Java Script

Paradigm Multi-paradigm: prototype-based, functional,[1] imperative, scripting
Appeared in 1995
Designed by Brendan Eich
Developer Netscape Communications Corporation, Mozilla Foundation
Stable release 1.8.1 (2009)
Typing discipline dynamic, weak, duck
Major implementations SpiderMonkey, Rhino, KJS, JavaScriptCore, V8
Influenced by Self, C, Scheme, Perl, Python, Java
Influenced Objective-J, JScript, JScript .NET

JavaScript is an object-oriented[2] scripting language used to enable programmatic access to objects within both the client application and other applications. It is primarily used in the form of client-side JavaScript, implemented as an integrated component of the web browser, allowing the development of enhanced user interfaces and dynamic websites. JavaScript is a dialect of the ECMAScript standard and is characterized as a dynamic, weakly typed, prototype-based language with first-class functions. JavaScript was influenced by many languages and was designed to look like Java, but to be easier for non-programmers to work with.[3][4]


JavaScript was originally developed by Brendan Eich of Netscape under the name Mocha, which was later renamed to LiveScript, and finally to JavaScript.[5][6] The change of name from LiveScript to JavaScript roughly coincided with Netscape adding support for Java technology in its Netscape Navigator web browser. JavaScript was first introduced and deployed in the Netscape browser version 2.0B3 in December 1995. The naming has caused confusion, giving the impression that the language is a spin-off of Java, and it has been characterized by many as a marketing ploy by Netscape to give JavaScript the cachet of what was then the hot new web-programming language.[7][8]
JavaScript, despite the name, is essentially unrelated to the Java programming language even though the two do have superficial similarities. Both languages use syntaxes influenced by that of C syntax, and JavaScript copies many Java names and naming conventions. The language's name is the result of a co-marketing deal between Netscape and Sun, in exchange for Netscape bundling Sun's Java runtime with their then-dominant browser.[citation needed] The key design principles within JavaScript are inherited from the Self and Scheme programming languages.[9]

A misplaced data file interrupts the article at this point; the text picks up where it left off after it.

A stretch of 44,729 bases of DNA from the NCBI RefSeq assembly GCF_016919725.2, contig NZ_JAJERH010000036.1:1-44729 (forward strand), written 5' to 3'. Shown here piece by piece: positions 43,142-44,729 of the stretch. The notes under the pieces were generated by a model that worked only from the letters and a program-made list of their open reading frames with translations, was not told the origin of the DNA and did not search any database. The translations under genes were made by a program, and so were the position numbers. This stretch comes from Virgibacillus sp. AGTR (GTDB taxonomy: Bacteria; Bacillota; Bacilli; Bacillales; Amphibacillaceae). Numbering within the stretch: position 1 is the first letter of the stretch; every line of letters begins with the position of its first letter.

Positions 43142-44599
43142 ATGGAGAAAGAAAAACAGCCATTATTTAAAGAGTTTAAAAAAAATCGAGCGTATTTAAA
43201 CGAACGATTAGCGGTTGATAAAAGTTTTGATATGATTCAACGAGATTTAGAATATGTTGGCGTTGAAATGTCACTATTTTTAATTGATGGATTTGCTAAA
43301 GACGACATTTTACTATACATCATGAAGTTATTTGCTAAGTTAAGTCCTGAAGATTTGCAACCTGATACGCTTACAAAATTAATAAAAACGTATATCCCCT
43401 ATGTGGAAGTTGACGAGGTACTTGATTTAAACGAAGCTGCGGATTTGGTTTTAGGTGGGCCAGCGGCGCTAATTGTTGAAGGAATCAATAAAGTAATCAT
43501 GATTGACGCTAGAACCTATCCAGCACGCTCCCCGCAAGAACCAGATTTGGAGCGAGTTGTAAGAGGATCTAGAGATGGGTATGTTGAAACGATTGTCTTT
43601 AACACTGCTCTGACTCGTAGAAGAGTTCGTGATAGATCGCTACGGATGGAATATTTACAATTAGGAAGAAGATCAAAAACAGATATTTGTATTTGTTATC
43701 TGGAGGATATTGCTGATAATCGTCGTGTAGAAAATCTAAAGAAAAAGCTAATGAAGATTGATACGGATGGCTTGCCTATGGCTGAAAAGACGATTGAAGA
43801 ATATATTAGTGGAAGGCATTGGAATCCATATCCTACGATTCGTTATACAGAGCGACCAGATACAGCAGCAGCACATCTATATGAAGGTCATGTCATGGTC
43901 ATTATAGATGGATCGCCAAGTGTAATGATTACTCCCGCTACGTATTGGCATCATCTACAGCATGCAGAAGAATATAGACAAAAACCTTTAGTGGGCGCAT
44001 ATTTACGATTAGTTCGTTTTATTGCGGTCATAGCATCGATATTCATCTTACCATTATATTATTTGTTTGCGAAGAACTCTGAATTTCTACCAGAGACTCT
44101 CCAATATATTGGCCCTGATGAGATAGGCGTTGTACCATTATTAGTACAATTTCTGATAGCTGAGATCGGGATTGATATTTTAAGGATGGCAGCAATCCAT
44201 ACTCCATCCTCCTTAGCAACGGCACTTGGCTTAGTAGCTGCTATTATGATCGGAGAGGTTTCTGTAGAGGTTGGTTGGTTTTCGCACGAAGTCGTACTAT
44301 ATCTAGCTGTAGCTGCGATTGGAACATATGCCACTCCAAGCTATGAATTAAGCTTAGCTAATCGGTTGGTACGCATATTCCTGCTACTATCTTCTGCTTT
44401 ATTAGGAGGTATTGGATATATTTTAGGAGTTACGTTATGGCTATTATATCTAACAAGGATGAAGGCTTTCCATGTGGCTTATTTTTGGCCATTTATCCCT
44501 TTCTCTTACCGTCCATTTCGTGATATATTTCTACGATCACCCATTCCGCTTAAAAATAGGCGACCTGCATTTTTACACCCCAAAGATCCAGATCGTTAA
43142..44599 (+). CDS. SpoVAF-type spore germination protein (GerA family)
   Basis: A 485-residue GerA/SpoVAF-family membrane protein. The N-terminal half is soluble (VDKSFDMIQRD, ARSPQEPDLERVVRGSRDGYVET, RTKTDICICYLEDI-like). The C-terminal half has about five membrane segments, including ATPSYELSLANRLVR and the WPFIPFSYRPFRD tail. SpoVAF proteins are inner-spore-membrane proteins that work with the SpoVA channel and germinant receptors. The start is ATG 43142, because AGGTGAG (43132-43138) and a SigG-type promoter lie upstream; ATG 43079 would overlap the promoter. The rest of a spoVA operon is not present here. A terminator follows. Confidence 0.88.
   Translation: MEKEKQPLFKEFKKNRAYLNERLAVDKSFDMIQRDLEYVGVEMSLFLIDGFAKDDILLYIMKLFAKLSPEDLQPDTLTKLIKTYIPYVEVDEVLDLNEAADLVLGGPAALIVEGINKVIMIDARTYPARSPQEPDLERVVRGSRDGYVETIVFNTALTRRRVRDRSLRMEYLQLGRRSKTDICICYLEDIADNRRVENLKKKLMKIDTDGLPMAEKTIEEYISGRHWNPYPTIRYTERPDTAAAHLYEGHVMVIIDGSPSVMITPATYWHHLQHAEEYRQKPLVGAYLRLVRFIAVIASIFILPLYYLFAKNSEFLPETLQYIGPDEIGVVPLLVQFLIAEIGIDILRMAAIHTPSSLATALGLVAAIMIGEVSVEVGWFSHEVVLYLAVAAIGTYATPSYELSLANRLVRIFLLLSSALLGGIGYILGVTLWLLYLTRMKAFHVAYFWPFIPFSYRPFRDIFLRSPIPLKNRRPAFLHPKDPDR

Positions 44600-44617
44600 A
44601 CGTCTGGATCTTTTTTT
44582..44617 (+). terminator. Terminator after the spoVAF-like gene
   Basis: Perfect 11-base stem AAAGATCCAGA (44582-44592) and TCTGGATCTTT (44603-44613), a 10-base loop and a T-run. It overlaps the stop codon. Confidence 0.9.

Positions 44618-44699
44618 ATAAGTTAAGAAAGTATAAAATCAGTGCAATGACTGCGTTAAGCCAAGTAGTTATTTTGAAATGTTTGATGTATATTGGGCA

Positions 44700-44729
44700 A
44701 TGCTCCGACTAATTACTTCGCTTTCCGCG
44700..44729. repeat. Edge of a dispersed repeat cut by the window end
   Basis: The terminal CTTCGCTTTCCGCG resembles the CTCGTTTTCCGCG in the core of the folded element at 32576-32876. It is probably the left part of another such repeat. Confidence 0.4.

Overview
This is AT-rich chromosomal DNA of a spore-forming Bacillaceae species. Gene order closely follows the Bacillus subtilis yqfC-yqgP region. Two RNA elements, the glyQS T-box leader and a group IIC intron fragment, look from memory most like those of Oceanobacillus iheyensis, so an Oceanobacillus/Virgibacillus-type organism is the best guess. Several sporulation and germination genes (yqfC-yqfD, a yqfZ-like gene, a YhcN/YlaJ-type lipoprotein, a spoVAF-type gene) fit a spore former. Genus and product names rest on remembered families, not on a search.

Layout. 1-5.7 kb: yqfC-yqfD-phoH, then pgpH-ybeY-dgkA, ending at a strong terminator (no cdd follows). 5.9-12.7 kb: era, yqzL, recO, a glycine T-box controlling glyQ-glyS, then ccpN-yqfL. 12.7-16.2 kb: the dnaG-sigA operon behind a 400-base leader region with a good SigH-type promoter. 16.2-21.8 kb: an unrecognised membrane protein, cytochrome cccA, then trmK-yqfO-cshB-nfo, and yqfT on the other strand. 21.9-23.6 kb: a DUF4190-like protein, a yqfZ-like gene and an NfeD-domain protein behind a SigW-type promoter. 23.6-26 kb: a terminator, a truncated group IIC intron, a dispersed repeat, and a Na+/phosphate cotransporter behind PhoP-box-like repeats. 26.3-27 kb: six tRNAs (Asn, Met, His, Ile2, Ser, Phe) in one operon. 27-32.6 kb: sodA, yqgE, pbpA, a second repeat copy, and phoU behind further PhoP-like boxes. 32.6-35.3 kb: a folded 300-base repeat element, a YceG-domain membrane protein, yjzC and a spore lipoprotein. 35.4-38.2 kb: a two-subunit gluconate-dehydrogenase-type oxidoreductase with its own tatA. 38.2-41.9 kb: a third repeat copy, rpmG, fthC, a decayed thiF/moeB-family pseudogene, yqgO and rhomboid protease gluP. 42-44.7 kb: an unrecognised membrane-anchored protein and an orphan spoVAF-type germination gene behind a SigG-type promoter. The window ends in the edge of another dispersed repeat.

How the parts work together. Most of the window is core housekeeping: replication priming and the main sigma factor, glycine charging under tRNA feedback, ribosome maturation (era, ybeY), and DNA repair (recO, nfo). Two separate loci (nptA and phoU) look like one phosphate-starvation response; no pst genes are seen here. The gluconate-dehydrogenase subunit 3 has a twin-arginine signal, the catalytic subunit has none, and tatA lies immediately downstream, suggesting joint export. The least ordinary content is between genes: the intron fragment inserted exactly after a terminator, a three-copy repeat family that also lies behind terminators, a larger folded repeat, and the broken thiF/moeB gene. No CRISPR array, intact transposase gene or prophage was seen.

"JavaScript" is a trademark of Sun Microsystems. It was used under license for technology invented and implemented by Netscape Communications and current entities such as the Mozilla Foundation.[10]
Due to the widespread success of JavaScript as a client-side scripting language for web pages, Microsoft developed a compatible dialect of the language, naming it JScript to avoid trademark issues. JScript added new date methods to fix the non-Y2K-friendly methods in JavaScript, which were based on java.util.Date.[4] JScript was included in Internet Explorer 3.0, released in August 1996. The dialects are perceived to be so similar that the terms "JavaScript" and "JScript" are often used interchangeably. Microsoft, however, notes dozens of ways in which JScript is not ECMA-compliant.[11]
Netscape submitted JavaScript to Ecma International for standardization resulting in the standardized version named ECMAScript.[12]

JavaScript has become one of the most popular programming languages on the web. Initially, however, many professional programmers denigrated the language because its target audience was web authors and other such "amateurs", among other reasons.[13] The advent of AJAX returned JavaScript to the spotlight and brought more professional programming attention. The result was a proliferation of comprehensive frameworks and libraries, improved JavaScript programming practices, and increased usage of JavaScript outside of the browser, as seen by the proliferation of server-side JavaScript platforms.